It was in the middle of September last year, when they started shutting down dwellers who’d lived long enough in a place to call their home; a building I’d often view from my commute from Central Station to North Sydney, admiring the window with the ‘Jesus’ sign and wondering who the eccentric was behind it.
Never once thinking much of the building or its dwellers, just admiring the view as it shifted from the Pyramid shaped, Boxy grey structure to the Ocean that followed with expensive yachts floating upon it.
The political climate had shifted, and it was time for their departure.
Miller’s Point was up for sale, and it was time for the displaced dwellers who’d been offered a home in the building which would come to be known as ‘Sirius’ back in 1980, to find another.
Time to go, as it would be known.
It was time for change, time for prosperity, time for another Casino — Miller’s Point had become too valuable for a place like ‘Sirius and it’s dwellers’.
I was a young Architecture student, in my final year of publishing a thesis; I guess my focus was on the building, and not so much the political climate that surrounded it.
I’d seen the building and the view that it provided from the train, but never actually explored it up-close.
Much to my short-comings, I hardly knew who the dwellers were and what purpose the building served never wondering exactly what the value of the area was.
All I knew to begin with was, ‘The Rocks’ was an expensive and exclusive area — one of the elites.
A new Casino was to be built at Miller’s Point, and there wasn’t a place for a building like ‘Sirius’ to exist anymore.
They wanted the building gone, with my view of the grey structure disappearing along with it.
I’m not sure to this day what brought a lazy student such as myself to take on such a project to compose my thesis on.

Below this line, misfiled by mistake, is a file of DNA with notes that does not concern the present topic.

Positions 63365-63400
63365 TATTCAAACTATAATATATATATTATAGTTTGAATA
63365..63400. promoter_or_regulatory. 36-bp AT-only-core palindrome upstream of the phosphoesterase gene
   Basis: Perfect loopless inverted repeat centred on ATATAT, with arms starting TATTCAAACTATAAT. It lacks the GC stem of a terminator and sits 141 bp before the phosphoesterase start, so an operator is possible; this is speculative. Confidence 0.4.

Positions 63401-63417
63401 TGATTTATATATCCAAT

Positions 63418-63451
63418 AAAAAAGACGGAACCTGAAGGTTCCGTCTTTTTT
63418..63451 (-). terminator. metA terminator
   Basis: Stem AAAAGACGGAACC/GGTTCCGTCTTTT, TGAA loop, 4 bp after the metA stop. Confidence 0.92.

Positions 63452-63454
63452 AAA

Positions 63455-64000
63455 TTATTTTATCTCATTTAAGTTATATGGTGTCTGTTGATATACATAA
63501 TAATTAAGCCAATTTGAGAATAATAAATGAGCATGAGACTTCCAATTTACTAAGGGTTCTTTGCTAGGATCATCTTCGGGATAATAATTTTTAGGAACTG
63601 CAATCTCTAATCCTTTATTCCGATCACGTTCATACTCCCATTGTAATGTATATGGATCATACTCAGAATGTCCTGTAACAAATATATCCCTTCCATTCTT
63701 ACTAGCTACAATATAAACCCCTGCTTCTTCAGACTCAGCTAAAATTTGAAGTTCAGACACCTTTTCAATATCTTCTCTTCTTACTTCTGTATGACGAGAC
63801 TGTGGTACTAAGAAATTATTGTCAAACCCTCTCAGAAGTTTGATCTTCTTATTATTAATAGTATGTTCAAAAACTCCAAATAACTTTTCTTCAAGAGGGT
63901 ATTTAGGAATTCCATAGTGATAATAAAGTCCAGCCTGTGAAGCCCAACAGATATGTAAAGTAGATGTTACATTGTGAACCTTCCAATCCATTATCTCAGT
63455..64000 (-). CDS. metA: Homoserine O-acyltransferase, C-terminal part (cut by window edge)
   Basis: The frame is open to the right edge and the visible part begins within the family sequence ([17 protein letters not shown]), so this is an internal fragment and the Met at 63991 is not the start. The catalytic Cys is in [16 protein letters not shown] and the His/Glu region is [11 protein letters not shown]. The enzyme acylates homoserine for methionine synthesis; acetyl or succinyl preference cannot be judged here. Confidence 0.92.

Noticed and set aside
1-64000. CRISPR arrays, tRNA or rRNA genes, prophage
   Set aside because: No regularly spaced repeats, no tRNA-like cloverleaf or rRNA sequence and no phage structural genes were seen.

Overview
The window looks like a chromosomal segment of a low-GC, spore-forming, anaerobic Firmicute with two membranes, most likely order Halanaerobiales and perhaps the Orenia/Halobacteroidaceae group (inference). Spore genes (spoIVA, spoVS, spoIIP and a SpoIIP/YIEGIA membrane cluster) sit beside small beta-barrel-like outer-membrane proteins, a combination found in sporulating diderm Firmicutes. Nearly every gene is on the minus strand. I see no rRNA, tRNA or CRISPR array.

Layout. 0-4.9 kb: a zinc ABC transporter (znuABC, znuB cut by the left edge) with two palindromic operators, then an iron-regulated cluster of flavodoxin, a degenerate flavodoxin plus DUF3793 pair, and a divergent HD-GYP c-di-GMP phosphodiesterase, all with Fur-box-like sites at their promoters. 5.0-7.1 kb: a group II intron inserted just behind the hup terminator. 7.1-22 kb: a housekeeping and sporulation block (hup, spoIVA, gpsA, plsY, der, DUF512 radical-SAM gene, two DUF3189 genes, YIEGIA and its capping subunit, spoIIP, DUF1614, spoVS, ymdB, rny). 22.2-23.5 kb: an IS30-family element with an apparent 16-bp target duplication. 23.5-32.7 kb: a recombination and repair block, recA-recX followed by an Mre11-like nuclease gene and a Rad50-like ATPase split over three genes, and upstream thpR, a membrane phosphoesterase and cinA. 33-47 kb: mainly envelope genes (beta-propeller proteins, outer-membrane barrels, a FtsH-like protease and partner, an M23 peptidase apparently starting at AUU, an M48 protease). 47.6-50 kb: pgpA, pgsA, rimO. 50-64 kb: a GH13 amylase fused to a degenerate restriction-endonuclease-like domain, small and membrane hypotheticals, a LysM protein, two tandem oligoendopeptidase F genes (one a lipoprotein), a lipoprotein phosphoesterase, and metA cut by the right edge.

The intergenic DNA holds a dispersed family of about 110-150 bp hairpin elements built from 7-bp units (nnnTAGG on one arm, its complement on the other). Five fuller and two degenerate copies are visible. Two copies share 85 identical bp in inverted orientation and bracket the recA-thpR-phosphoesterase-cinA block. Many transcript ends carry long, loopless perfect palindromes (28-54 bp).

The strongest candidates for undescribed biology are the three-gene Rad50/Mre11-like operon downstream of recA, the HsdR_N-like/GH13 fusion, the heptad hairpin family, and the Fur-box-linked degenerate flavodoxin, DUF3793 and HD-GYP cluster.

I was offered an easier topic, one that I could’ve finished without a problem and taken my exist from the Academic industry.
Something about the Sirius building, kept me intrigued enough to pursue it.
One night, I couldn’t sleep and called on a friend of mine who had a car — we were both fans of exploration and I told him about the evacuation that had taken place in Miller’s Point. In the spur of the moment, he drove over to my place; I grabbed my grubby DSLR and broken Tripod, we wrapped up whatever survival tools we had and drove off in his shifty vehicle.
We expected trouble, possibly facing arrest if caught by the police — but none of that happened.
It was quiet, abandoned, and most of the places were quite frankly; pretty easy to get into.
We decided this was the best chance we’d ever get of exploring so many abandoned buildings.
So Miller’s Point it was, and exploring and documenting whatever we could was the decision we made in that moment.
Chain-smoking cigarettes as we photographed spray painted signs on the walls, almost like suicide notes left by the people that had been forced out of their homes.
“Our Pride isn’t for Sale”
“Miller’s Point Not for Sale”
“Poor people not welcome in Miller’s Point anymore”
Once the decision was made that Sirius was not worthy of being considered a Heritage Landmark; the last remaining resident Myra Demetriou, at the age of 90 and legally blind was moved out of the building on the 1st of February 2018.
With Myra Demetrious’s departure, the faith of the building that once provided shelter, with its 79 Apartments, had now been sealed.
Sirius would be put for sale for over $120 Million.
A decent price, according to the people making the decision, for decades of livelihood and memories that had nested within the building.
My Supervisor had warned me not to take up a project I would become too emotionally attached to, I guess the advice had finally come back to haunt me.
I couldn’t bring myself to write a thesis, let alone a single sentence that would make any sense; much like the departure of the residents, my thesis was now hollow like the building that once sheltered them.
I discarded my thesis, published a Research paper on LiDar Imaging and decided it was best not to publish the subject I’d originally undertaken.
It haunts me to this day, how I gave up on something that could’ve maybe helped out.
I don’t know what it feels like to lose a home.
Nor would I ever wish that on anyone.
I don’t know how to describe how the dwellers of Sirius felt.
Nor can I bring myself together to describe how it made me feel.
It felt hollow, that’s the only description I can come up with.
Hollow like the building.
Hollow like the people that had demanded its destruction.
Hollow like the greed that had driven the politicians to choose a Casino over its people.
Hollow like the people that would now indulge in debauchery, never once noticing that the ground upon which they now stood was once home to families.
Hollow. Much like the the feeling me and my friend felt when we stood in those empty apartments looking at one another, failing to capture a single photograph that made any sense.
For more information on Save Our Sirius,